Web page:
Subtle Updates Make NX Even More of a Winner
Compact luxury SUVs are a hot commodity at the moment, and for brands like Lexus, vehicles in this category account for a large number of sales. In fact, in the short three years since Lexus introduced the NX, the stylish little utility has established itself as a star player on the brand’s sales charts, accounting for an impressive 27-percent of total sales. While most buyers were electing to purchase the sporty NX 200t, there is a growing interest in the more expensive hybrid variant, the 300h, with each passing year.
Refreshed NX for 2018
Not willing to ride into the 2018 model year faced with a growing field of worthy competitors, Toyota’s product planning team has given the Lexus NX a significant revision- call it a mid-cycle refresh, which has brought along several styling enhancements as well as some new equipment and improvements to the chassis and suspension.
NX 300 vs NX 300h
The NX 200t has been renamed the NX 300 to simplify things and better align marketing programs. The NX 300 is blessed with the proven direct-injected, 2.0-litre turbocharged inline-four- cylinder engine that powered the former model, a power plant which produces a healthy 235 horsepower and 258 lb-ft of torque. This model is available in no less than seven trim levels, and comes equipped with a six-speed automatic transmission and all-wheel-drive as standard for our market.
Lexus hybrid SUV
The fuel-sipping NX 300h is a hybrid unit, which derives its motivation from a 2.5-litre Atkinson cycle four-cylinder engine which works in concert with two electric motors to generate the equivalent of 194- horsepower. To maximize efficiency, the NX 300h features a continuously variable transmission (CVT), and in a rather interesting way, also features all-wheel-drive (a third electric motor provides power to the rear wheels, while the gasoline engine turns the fronts). The NX 300h sits atop the catalog based on both pricing and equipment levels, and there are two trim levels available.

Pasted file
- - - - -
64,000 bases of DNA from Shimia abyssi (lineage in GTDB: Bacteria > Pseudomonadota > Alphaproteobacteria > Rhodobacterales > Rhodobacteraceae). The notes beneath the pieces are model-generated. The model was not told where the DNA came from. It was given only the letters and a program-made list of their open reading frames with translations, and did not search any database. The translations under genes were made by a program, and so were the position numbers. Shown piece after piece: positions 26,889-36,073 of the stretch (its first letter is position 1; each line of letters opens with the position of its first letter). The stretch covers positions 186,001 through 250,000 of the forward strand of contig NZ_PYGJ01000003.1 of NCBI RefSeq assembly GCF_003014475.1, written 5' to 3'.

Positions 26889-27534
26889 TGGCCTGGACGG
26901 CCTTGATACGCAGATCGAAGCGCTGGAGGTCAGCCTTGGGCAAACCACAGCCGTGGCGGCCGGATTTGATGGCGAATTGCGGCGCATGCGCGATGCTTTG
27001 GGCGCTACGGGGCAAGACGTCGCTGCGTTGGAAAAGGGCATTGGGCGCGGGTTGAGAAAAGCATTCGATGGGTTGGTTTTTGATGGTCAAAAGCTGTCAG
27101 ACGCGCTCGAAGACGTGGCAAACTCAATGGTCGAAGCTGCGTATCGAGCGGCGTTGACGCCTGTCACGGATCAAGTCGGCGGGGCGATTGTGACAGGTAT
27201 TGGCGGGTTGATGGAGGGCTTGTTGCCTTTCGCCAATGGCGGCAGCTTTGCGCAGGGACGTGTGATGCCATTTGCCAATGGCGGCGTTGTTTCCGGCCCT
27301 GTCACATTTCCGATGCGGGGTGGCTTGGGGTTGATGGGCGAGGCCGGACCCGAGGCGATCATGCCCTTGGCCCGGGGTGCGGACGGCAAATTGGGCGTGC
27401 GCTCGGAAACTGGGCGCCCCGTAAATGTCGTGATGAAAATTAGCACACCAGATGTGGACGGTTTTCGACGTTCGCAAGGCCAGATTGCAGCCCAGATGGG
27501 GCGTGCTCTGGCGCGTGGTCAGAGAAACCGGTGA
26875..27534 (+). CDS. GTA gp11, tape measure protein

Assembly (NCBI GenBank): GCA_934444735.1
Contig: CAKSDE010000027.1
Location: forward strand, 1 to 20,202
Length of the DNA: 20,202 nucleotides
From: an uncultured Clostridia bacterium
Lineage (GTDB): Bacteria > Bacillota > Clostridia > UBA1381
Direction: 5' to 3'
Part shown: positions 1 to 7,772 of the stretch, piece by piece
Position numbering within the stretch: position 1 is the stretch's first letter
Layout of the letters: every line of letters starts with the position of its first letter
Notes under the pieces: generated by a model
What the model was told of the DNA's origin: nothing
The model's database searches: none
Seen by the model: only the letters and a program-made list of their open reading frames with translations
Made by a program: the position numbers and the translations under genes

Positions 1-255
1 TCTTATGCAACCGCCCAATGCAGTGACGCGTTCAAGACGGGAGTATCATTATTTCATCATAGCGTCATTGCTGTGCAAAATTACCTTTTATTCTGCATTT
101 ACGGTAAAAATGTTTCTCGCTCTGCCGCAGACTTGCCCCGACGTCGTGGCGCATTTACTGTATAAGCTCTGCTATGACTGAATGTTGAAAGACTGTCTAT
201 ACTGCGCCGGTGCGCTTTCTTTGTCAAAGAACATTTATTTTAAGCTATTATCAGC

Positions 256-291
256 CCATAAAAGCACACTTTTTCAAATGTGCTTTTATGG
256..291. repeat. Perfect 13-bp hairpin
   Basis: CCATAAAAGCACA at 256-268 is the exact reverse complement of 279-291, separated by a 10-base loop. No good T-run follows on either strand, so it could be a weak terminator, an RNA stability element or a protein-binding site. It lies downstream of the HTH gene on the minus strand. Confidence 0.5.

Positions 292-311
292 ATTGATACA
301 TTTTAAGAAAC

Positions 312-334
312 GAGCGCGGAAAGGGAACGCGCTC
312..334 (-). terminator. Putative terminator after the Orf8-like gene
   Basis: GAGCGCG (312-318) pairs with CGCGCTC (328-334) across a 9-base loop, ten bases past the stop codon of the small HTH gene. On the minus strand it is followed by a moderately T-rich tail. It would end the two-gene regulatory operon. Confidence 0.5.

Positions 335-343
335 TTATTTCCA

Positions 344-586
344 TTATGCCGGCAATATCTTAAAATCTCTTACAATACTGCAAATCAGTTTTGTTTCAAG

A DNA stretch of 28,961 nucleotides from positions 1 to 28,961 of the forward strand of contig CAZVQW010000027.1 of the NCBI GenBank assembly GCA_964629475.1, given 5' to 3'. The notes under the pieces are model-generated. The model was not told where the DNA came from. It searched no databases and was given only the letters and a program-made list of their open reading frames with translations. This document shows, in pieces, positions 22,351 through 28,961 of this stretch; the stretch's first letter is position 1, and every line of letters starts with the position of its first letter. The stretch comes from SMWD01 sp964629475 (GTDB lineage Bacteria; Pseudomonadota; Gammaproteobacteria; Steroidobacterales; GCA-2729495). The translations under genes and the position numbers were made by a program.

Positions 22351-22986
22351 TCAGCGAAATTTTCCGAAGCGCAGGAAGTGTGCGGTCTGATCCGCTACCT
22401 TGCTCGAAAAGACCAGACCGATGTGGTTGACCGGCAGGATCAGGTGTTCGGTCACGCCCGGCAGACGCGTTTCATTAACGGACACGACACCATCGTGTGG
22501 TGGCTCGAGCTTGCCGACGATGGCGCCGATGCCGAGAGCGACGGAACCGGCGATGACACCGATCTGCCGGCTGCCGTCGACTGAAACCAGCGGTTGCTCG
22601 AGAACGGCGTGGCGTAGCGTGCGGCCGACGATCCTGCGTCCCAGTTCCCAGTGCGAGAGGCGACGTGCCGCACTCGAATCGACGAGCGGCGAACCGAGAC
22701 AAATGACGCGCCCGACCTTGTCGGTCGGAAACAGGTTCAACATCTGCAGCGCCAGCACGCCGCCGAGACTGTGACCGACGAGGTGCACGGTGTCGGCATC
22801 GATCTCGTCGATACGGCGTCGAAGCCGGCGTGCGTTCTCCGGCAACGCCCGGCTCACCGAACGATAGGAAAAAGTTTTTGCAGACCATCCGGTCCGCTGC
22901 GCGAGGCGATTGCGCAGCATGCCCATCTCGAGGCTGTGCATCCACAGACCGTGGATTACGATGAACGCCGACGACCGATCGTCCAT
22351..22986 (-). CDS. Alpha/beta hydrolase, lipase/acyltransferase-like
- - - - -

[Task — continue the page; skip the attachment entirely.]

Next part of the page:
Our review and take on the new NX 300
Updated Exterior Styling
Styling changes are subtle and refined, and are most evident at the front of the vehicle where the company’s signature spindle grille presents itself in a loud and proud manner, stretched even wider and lower than that first featured on the outgoing model. Those buyers looking for a more enthusiast oriented ride can elect to order the NX in F Sport trim which features a more sporty and aggressive mesh pattern in the grille, as well as a bold, rear diffuser.
Other styling elements include new enlarged air intakes to feed the engine and cool the brakes, as well as more shapely LED headlamps that look like they take their design from the stunning LC 500 coupe.
Similar attention has been made to the rear of the NX which features over-sized tail lamps and larger exhaust outlets. Real Lexus fanatics will quickly notice that the shape of the spindle grille has been incorporated into the bodywork of the upswing tailgate.
Climbing inside the cabin the driver will feel immediately at home behind the wheel, as the working environment is more akin to the cockpit of a performance sedan than that of a traditional small utility vehicle. The front buckets are exceptional, holding users solidly in place whether accelerating, braking hard, or exploring a twisty back road at ticket worthy speeds. All the while, these leather clad, ergonomic marvels remain comfortable enough for long distance touring. Canadian consumers will appreciate that heated seating is standard up front, and rear seat heating is available as an option.